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ERIC Number: EJ944749
Record Type: Journal
Publication Date: 2010-Mar
Pages: 11
Abstractor: As Provided
Reference Count: 0
ISBN: N/A
ISSN: ISSN-0890-8567
Diagnostic Classification of Eating Disorders in Children and Adolescents: How Does DSM-IV-TR Compare to Empirically-Derived Categories?
Eddy, Kamryn T.; Le Grange, Daniel; Crosby, Ross D.; Hoste, Renee Rienecke; Doyle, Angela Celio; Smyth, Angela; Herzog, David B.
Journal of the American Academy of Child & Adolescent Psychiatry, v49 n3 p277-287 Mar 2010
Objective: The purpose of this study was to empirically derive eating disorder phenotypes in a clinical sample of children and adolescents using latent profile analysis (LPA), and to compare these latent profile (LP) groups to the DSM-IV-TR eating disorder categories. Method: Eating disorder symptom data collected from 401 youth (aged 7 through 19 years; mean 15.14 plus or minus 2.35 years) seeking eating disorder treatment were included in LPA; general linear models were used to compare LP groups to DSM-IV-TR eating disorder categories on pretreatment and outcome indices. Results: Three LP groups were identified: LP1 (n = 144), characterized by binge eating and purging ("Binge/purge"); LP2 (n = 126), characterized by excessive exercise and extreme eating disorder cognitions ("Exercise-extreme cognitions"); and LP3 (n = 131), characterized by minimal eating disorder behaviors and cognitions ("Minimal behaviors/cognitions"). Identified LPs imperfectly resembled DSM-IV-TR eating disorders. LP1 resembled bulimia nervosa; LP2 and LP3 broadly resembled anorexia nervosa with a relaxed weight criterion, differentiated by excessive exercise and severity of eating disorder cognitions. The LP groups were more differentiated than the DSM-IV-TR categories across pretreatment eating disorder and general psychopathology indices, as well as weight change at follow-up. Neither LP nor DSM-IV-TR categories predicted change in binge/purge behaviors. Validation analyses suggest these empirically derived groups improve upon the current DSM-IV-TR categories. Conclusions: In children and adolescents, revisions for DSM-V should consider recognition of patients with minimal cognitive eating disorder symptoms. (Contains 2 figures and 2 tables.)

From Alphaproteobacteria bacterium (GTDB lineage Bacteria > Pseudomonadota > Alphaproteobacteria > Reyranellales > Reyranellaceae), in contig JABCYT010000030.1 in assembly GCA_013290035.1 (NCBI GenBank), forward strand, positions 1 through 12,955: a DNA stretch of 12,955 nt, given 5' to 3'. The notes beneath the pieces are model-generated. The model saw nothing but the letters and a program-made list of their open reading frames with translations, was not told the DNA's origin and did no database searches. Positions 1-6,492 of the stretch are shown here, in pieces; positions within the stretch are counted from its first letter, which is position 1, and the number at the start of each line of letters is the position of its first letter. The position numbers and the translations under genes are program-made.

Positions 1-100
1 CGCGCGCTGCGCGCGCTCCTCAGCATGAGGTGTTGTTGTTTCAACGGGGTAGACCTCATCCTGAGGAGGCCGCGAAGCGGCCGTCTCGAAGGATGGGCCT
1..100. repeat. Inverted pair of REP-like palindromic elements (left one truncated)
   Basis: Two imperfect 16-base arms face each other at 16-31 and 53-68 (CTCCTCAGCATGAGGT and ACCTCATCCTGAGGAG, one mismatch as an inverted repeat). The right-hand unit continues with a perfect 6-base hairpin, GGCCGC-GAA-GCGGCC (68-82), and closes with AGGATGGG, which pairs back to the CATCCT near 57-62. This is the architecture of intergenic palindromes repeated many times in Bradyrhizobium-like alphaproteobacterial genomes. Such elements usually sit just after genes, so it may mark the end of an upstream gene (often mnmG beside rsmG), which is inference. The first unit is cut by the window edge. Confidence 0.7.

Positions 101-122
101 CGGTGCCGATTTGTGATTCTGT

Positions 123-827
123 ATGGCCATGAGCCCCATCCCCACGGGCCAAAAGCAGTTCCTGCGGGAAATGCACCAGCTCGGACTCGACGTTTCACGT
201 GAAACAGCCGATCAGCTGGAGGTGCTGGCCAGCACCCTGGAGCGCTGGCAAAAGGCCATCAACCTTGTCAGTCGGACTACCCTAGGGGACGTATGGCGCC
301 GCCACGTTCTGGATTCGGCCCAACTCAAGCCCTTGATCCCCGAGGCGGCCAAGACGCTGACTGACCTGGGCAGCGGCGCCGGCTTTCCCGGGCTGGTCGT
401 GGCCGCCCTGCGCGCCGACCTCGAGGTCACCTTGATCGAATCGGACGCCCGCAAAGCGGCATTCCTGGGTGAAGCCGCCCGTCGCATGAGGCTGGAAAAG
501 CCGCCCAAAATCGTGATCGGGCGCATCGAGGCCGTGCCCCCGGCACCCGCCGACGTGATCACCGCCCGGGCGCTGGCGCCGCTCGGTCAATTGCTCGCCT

Elsevier. 6277 Sea Harbor Drive, Orlando, FL 32887-4800. Tel: 877-839-7126; Tel: 407-345-4020; Fax: 407-363-1354; e-mail: usjcs@elsevier.com; Web site: http://www.elsevier.com
Publication Type: Journal Articles; Reports - Research
Education Level: N/A
Audience: N/A
Language: English
Sponsor: N/A
Authoring Institution: N/A